Data collection should be a regular component of your worksite wellness program. Data will help you evaluate the program and know whether you have met your goals. Evaluation also gives you the information needed to modify the program as employee needs change.
Evaluation does not have to be complicated. You can follow the same data collection methods you used for planning the program: employee health risk assessments, health risk surveys, and analyzing pharmacy and medical claims data.
However, you also will want to measure:
Participation - How many people attended activities, when, and where?
Satisfaction - Were employees positive about the programming and did they believe they benefited?
Efficiency - Did the program operate within specified budget and timelines?
Knowledge - What did participants learn about diabetes prevention and management?
Outcomes - Have participants actually changed their behavior and are health indicators improving?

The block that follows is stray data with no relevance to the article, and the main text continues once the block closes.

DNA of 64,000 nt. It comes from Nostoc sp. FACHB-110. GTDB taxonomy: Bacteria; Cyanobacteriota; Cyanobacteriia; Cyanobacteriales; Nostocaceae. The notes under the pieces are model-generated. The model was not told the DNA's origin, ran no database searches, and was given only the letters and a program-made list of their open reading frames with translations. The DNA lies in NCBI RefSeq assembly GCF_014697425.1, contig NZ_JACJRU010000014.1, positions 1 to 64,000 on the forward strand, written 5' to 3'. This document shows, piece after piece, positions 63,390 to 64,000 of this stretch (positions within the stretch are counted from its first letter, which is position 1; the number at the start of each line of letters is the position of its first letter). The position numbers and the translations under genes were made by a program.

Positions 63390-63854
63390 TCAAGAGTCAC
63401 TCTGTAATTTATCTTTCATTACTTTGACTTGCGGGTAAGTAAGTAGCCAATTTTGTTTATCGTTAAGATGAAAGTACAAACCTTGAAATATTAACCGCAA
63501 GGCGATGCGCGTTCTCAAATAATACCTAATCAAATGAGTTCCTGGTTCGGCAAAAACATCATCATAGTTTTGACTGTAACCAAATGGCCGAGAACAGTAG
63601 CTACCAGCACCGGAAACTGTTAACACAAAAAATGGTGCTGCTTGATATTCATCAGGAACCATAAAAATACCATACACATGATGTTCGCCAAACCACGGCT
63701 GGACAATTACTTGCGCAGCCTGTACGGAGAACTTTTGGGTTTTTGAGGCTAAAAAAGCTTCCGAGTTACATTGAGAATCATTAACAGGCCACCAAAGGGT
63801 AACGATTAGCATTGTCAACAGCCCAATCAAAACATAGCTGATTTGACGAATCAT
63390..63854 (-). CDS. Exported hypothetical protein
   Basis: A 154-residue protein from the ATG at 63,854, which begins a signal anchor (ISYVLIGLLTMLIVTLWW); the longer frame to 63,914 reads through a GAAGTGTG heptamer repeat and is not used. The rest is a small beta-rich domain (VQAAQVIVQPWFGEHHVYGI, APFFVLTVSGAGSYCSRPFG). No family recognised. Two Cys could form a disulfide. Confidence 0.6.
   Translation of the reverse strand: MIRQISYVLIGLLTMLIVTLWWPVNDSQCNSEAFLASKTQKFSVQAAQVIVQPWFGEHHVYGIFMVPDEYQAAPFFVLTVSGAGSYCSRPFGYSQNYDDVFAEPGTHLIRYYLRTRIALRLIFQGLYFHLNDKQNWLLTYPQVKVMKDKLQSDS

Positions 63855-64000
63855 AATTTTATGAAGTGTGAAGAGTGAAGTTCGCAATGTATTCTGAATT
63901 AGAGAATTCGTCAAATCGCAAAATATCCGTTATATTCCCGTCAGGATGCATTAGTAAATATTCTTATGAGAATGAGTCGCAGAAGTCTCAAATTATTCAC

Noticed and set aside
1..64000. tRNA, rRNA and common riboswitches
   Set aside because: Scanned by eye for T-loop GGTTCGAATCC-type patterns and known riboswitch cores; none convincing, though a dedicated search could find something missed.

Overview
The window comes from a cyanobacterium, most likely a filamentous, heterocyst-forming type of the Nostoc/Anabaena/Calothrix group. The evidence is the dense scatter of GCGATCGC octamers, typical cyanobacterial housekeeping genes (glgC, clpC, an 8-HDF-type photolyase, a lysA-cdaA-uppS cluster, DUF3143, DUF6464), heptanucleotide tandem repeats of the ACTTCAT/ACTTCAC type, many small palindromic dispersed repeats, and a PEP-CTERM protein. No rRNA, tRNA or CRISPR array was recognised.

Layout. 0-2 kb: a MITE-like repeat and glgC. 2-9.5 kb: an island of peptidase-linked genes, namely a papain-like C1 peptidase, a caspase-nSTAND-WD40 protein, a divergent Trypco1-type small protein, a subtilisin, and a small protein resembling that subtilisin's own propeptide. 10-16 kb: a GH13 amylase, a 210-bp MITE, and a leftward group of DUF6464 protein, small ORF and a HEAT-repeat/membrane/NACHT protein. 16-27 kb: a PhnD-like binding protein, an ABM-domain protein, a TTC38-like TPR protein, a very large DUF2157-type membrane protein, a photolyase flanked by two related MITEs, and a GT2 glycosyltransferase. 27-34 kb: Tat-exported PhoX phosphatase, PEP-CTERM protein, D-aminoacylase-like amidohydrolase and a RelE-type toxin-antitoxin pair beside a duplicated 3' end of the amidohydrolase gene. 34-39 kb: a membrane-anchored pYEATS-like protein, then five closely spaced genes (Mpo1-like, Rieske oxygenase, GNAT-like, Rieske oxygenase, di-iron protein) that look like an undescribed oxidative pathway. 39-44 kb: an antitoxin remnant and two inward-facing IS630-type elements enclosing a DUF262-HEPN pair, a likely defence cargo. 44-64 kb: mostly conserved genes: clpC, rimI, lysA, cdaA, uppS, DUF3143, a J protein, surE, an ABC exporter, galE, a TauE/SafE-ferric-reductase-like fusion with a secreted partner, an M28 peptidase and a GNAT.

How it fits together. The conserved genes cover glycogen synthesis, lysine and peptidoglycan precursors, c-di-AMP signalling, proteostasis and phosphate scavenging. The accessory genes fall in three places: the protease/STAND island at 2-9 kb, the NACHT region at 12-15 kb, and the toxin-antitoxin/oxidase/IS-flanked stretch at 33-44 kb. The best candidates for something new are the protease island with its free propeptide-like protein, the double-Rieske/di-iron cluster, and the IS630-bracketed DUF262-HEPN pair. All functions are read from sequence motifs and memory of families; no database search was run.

Participation: The easiest to measure. If employees do not like the offered programs, they will stop participating. Winning them back can be difficult.
Satisfaction: Another easily measured variable. Take criticism seriously, but not personally. People love to complain. If a company listens carefully, employees will give feedback on program design successes and failures.
Behavior changes: The Centers for Disease Control and Prevention determined approximately 75% of health care costs and productivity losses are related to lifestyle choices. Changing behavior is critical to reducing health care costs.
Biometrics: Blood pressure, body weight and cholesterol are great evaluation targets and easy to track over time if employees remain engaged and data is collected annually.
Productivity: Employees lifestyles affect how productive they are. Lifestyles also impacts the level of service a company provides its customers. Absenteeism measures can be valuable factors for determining the impact and ROI of a wellness program, in addition to measuring health care expenditures.
Medical claims: At least 25 to 40 percent of all health plan claims are avoidable through prevention, early detection and the reduction of modifiable health risk factors. Some studies indicate this number may be as high as 50 - 70 percent. By analyzing an organization's potentially modifiable health care costs, a wellness provider can significantly advance organizational goals.